The Commissioner considers that one meeting such marks would assume that they are for a souvenir book or a photo-album. The specfic usage for soliciting donations does not take the phrases out of the public domain, and therefore there is no reason not to allow the marks to be registered for the specific usage requested.

As to 251116 “The Forest Book”, this is not a physical book that describes Israeli forests or Israeli trees. The Applicant claims that it is simply a means of soliciting donations and there is no connection between the Forest Book and the usage if the mark. The Forest Book does not list which tree was planted, when and financed by which donation, it is simply a register that states, for example, “that three trees were planted in the name of Marshall George from Virginia on such and such a date.” The Commissioner was satisfied that the mark is not descriptive and can therefore be registered.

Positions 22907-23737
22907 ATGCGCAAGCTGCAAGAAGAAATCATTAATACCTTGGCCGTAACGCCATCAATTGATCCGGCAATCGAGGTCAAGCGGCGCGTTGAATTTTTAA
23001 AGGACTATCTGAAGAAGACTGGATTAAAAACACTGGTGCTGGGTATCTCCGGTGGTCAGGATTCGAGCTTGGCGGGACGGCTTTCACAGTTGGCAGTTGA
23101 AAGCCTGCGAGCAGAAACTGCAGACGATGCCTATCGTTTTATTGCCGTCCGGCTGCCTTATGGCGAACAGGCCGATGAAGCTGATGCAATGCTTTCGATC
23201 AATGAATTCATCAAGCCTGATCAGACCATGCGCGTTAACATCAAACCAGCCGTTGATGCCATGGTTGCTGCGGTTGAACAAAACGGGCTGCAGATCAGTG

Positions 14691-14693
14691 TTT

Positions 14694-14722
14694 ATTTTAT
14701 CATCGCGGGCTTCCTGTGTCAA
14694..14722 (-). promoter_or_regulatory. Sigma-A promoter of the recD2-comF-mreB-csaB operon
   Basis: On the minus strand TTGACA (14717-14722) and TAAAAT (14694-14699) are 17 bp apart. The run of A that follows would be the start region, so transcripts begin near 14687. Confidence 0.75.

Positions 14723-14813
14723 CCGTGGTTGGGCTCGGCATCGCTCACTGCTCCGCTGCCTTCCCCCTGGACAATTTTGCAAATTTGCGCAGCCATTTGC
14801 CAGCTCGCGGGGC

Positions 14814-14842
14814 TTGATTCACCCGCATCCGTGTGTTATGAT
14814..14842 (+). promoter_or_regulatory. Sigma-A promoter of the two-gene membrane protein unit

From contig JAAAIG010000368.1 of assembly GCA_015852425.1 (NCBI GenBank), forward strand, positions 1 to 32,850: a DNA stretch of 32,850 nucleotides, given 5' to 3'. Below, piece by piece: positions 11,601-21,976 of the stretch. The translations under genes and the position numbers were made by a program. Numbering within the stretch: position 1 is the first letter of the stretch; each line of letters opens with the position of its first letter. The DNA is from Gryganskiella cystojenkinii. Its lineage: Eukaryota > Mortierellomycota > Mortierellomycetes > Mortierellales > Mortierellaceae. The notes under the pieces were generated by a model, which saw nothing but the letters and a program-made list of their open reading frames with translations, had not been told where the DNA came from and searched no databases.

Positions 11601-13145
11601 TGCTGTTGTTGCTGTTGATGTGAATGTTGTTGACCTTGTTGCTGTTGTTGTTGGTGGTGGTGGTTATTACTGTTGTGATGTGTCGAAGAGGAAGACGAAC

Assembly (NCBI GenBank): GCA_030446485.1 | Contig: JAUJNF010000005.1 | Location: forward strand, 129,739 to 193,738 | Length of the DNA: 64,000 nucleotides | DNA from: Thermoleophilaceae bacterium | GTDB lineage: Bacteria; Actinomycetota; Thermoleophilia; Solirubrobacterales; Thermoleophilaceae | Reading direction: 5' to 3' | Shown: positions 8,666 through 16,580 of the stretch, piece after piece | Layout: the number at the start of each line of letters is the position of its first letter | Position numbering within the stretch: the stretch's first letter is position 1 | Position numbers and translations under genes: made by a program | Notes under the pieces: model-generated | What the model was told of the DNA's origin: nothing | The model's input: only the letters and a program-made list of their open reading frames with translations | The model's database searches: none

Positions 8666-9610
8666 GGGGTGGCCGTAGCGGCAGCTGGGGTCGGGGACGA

However,  “Click to Plant”, “הקלק ונטע” and “Community Forest” do directly describe the services that are advertised and which the Applicant provides, which is a mouse or keyboard click that enables a donation towards tree planting. Whether the mark is in Hebrew or English, it links the trivial Internet clicking with planting, and indicates that one should click in order to plant. The Applicants accept that the marks are for soliciting funds for tree planting, even if some is used for related, supporting activity. This can be contrasted with the 232527 “Click Switch Refresh” decision in the Phillip Morris vs. British American Tobacco (Brands) LTD ruling from 25 Aug 2013 where the clicking was for an electrical cigarette and the clicking was thus an atypical action, which is different from the current case where a mouse or keyboard click is intended. Thus the  “Click to Plant” and “הקלק ונטע” are descriptive and lack the distinctive character required for registration under Section 8(a).